Held in Boston’s Park Plaza Hotel, this year’s CTAD conference filled its chosen venue to fire regulation capacity. The space bustled with scientists heading to talks, posters, and various private meetings in rooms up and down the hallways. Despite a notable absence of success stories for large trials, a sense of optimism pervaded the scene, which stands in marked contrast to a public perception of all-failure-all-the-time in Alzheimer disease trials. True, verubecestat data was flat-out negative in mild to moderate AD and some scientists began to fret about a possible class effect, but on the other hand, several anti-Aβ antibodies posted evidence of removing amyloid plaque reasonably safely from the human brain, and all breaks were off on prep work for multiple large-scale prevention trials in the preclinical phase of this long disease. CTAD news ran the gamut from creative approaches to developing drugs (think young men’s plasma fraction) to creative approaches to measuring subtle cognitive change (think burst mobile tests and digital pen), to on-the-spot ApoE genotyping (think cube). Learn the latest with our 13-part news series.
Alzheimer’s science has undergone a paradigm shift toward the disease’s silent phase. For trials, this means change at every level: new participants, new screening tools, new outcome measurements. What’s the progress?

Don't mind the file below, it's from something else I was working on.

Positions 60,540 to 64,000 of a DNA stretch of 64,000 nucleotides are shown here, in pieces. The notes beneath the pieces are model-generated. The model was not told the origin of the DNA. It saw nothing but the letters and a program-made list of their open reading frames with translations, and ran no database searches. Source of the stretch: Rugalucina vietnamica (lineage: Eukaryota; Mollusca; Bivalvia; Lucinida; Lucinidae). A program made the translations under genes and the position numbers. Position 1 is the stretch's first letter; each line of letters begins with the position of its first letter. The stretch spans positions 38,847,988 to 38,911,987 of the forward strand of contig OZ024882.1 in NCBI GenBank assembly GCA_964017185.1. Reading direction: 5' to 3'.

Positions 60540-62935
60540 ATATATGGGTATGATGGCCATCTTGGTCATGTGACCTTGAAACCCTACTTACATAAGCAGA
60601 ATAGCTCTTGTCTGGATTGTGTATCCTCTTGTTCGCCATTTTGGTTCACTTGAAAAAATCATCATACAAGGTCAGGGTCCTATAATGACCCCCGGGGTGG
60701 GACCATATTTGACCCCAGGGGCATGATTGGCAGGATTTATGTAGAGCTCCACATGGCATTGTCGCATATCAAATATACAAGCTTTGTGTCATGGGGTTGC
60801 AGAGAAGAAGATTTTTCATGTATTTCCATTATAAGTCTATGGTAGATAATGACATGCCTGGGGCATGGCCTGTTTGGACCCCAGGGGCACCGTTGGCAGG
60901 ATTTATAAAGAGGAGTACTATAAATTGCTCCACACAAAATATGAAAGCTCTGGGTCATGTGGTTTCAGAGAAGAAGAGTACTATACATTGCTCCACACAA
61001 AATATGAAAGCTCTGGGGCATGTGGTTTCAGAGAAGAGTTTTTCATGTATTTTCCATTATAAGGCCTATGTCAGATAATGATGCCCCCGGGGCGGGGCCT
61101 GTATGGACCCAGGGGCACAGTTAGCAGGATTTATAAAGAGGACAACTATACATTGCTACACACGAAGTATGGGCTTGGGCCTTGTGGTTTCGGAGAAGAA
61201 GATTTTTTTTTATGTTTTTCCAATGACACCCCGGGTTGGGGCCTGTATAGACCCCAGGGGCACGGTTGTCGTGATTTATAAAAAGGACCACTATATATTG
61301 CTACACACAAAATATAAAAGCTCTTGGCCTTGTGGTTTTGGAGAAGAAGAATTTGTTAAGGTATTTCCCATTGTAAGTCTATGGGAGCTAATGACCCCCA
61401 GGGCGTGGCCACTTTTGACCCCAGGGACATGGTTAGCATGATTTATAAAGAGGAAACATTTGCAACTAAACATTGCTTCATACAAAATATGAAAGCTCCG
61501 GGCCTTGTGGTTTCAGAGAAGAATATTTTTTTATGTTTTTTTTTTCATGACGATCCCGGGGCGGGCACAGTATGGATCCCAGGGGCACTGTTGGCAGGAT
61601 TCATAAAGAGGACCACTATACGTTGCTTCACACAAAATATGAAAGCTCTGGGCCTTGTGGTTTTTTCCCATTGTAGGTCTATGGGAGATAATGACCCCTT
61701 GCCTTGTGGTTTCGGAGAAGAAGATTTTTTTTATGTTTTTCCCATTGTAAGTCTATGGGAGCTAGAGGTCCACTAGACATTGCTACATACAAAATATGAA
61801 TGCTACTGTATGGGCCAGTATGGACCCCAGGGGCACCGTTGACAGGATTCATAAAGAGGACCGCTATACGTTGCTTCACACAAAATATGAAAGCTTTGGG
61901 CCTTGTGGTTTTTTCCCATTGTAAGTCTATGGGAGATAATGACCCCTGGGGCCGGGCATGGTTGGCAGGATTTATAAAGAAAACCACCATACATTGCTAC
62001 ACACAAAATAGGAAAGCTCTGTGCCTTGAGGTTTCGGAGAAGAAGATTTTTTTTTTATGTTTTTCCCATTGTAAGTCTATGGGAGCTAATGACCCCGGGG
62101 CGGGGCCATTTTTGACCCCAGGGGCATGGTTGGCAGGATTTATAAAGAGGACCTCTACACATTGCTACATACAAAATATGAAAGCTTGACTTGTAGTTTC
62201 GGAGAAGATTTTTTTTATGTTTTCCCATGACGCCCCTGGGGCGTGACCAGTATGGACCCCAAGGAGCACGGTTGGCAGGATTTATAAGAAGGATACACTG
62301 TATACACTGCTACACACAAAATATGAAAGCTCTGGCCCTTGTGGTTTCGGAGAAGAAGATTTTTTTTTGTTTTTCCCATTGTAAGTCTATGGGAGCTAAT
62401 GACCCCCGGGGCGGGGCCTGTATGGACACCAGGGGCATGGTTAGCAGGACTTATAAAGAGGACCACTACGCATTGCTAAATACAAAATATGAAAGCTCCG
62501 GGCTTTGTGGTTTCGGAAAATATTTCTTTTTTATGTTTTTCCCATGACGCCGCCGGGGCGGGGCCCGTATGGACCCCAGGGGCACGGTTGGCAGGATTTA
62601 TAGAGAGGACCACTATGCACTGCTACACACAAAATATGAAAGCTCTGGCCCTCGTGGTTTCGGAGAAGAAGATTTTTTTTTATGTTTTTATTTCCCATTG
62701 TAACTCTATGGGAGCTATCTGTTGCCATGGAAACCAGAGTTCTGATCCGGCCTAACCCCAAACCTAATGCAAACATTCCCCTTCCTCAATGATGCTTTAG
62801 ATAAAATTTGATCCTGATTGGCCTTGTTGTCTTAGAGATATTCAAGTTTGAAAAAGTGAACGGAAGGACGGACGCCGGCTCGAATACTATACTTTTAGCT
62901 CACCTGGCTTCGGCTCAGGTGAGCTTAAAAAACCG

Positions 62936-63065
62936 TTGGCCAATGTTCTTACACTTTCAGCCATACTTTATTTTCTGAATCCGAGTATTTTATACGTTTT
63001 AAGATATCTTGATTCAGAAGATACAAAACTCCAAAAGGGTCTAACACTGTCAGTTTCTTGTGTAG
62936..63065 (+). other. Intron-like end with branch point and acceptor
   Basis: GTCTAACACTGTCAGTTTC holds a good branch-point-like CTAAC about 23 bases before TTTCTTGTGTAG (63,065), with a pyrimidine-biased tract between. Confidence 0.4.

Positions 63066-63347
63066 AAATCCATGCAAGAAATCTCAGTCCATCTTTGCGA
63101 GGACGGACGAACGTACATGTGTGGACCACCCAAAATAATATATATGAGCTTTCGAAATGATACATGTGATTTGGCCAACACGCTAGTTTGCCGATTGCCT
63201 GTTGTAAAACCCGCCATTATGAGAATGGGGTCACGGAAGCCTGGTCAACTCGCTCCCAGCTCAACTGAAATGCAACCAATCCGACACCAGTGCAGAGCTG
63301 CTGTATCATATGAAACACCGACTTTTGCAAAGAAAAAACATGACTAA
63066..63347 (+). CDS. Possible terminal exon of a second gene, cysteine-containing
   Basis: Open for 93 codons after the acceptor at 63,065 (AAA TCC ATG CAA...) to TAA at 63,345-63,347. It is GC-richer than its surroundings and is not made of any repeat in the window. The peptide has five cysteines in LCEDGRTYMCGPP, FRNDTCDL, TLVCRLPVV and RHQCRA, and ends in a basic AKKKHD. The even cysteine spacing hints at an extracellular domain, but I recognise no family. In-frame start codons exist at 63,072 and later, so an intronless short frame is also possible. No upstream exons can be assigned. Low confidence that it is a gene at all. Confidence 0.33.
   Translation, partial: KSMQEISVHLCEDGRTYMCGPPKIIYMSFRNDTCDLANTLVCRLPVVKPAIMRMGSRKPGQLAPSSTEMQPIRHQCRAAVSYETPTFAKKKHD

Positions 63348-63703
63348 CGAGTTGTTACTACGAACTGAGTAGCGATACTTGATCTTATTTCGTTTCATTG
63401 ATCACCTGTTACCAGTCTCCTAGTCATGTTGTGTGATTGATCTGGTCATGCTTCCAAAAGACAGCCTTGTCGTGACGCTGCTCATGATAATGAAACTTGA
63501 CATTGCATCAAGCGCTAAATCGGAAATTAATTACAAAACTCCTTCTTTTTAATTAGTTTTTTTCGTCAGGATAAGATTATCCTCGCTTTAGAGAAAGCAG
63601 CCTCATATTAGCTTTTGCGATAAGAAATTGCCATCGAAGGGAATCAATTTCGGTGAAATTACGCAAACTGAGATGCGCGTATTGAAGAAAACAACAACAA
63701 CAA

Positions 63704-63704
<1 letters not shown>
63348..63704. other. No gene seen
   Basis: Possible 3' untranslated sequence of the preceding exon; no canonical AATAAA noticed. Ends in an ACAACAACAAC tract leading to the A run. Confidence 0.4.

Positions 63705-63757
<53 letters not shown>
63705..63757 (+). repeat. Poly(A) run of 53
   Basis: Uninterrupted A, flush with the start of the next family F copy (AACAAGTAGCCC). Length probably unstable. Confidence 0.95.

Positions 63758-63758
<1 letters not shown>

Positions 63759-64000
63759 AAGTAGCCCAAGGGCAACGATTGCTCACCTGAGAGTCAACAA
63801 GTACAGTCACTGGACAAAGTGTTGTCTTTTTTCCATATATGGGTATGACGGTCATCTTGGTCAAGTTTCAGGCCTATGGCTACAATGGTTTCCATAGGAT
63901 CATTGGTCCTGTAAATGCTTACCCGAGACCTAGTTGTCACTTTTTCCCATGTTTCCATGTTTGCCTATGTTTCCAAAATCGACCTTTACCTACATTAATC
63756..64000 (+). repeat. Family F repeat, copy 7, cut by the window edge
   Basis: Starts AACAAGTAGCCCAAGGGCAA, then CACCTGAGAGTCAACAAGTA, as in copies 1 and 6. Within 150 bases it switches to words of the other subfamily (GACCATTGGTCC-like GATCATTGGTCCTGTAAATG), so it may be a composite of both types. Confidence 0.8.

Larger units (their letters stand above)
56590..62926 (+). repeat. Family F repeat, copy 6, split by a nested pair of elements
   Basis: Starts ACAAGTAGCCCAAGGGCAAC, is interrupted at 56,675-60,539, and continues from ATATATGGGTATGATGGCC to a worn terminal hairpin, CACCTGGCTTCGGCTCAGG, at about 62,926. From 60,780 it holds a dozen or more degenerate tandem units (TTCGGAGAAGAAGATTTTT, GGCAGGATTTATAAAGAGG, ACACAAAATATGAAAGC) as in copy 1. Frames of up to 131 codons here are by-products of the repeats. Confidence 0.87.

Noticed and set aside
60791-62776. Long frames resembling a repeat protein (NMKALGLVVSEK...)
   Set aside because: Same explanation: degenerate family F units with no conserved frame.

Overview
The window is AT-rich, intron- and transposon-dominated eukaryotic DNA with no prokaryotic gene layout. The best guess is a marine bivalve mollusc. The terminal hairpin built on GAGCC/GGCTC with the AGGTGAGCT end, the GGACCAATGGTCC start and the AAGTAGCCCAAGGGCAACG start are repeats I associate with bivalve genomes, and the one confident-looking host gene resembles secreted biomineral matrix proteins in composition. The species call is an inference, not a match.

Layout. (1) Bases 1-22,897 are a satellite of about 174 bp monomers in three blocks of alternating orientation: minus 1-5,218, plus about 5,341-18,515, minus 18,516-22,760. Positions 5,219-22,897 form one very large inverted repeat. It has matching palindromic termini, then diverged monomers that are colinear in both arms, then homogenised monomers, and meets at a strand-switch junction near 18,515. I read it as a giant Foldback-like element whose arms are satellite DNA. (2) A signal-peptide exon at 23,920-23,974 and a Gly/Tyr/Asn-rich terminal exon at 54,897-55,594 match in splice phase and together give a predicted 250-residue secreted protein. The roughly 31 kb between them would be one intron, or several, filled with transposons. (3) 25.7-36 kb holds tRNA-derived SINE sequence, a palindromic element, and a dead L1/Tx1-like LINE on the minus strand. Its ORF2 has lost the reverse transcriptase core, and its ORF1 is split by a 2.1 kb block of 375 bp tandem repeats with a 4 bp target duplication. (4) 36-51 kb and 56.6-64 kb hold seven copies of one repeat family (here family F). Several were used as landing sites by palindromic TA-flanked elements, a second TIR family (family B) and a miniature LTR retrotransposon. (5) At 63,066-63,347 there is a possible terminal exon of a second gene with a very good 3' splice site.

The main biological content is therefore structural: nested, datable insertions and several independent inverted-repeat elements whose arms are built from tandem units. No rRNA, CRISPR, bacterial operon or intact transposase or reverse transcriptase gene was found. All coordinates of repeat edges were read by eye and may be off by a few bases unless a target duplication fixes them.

Tau’s apparent lockstep with cognitive decline dominated the PET conversation. Piramal flaunted data, and Merck/Cerveau are close behind. A first stab at imaging synapses in the hippocampus drew notice, too.
Clinical validation is showing automated Elecsys, Lumipulse assays to be reliable and predictive. The story on blood tests has turned from non-starter to intensely promising for broad-based screening.
Who doesn’t dread hours of testing at a clinic? Innovation needed! Learn about frequent “burst” testing via mobile app, and a digital pen that captures more information than the old paper-and-pencil test.
Recruitment, recruitment, recruitment: Registries get creative in how they promote research engagement and fill prevention trials.
Presented at CTAD, BACE inhibitor’s efficacy and safety results in mild to moderate AD were encouraging to some clinicians, vaguely disquieting to others.
Gradually raising the dose of this therapeutic antibody appears to ease the risk of brain inflammation.
In a Phase 2 trial in nursing home residents with Alzheimer’s, this new drug mitigated symptoms safely, without detriment to cognition.
Phase 1 trial tests the rejuvenating effects of young blood, while albumin replacement may offer its own benefits.
Ephemeral as they may be, these maligned peptides have become the targets of small-molecule and immunotherapies. Initial results of these efforts to catch and remove Aβ oligomers are trickling in.
Besides the big-gun antibodies and BACE inhibitors, smaller, lesser-known drug programs are inching their way through the clinical trials pipeline. As is often the case, Phase 1 seems encouraging.
Null results ended the development of the neuroprotective drugs edonerpic and abeotaxane, the AMPA receptor modulator S47445, and the dietary formulation tricaprilin.
At recent CTAD conference, Rachelle Doody called on her colleagues to learn from failures and work together to support better drug evaluation studies.